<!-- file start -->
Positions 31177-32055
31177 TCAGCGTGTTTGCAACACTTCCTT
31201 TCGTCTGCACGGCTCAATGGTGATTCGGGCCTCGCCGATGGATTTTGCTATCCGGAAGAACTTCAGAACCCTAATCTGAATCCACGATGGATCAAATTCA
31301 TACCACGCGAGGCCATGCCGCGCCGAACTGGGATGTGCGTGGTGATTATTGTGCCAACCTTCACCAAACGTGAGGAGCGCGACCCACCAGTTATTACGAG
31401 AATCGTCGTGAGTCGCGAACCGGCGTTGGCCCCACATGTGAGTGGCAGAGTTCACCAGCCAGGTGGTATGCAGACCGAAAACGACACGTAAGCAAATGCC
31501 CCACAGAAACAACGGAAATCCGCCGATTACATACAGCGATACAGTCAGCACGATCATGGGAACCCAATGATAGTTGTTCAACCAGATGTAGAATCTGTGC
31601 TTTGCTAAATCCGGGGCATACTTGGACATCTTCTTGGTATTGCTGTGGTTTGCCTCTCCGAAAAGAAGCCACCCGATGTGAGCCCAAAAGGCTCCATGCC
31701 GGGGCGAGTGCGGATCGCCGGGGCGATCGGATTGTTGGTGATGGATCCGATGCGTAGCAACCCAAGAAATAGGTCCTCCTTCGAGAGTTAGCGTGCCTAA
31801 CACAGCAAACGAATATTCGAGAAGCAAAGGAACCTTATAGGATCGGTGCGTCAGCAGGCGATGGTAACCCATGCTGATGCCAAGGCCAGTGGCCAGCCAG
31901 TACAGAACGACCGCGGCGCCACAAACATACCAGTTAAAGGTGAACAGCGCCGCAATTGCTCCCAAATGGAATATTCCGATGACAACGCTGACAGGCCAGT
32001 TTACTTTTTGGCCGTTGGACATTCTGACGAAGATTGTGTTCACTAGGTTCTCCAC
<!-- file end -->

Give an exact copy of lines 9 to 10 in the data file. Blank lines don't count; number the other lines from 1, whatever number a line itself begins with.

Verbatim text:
31801 CACAGCAAACGAATATTCGAGAAGCAAAGGAACCTTATAGGATCGGTGCGTCAGCAGGCGATGGTAACCCATGCTGATGCCAAGGCCAGTGGCCAGCCAG
31901 TACAGAACGACCGCGGCGCCACAAACATACCAGTTAAAGGTGAACAGCGCCGCAATTGCTCCCAAATGGAATATTCCGATGACAACGCTGACAGGCCAGT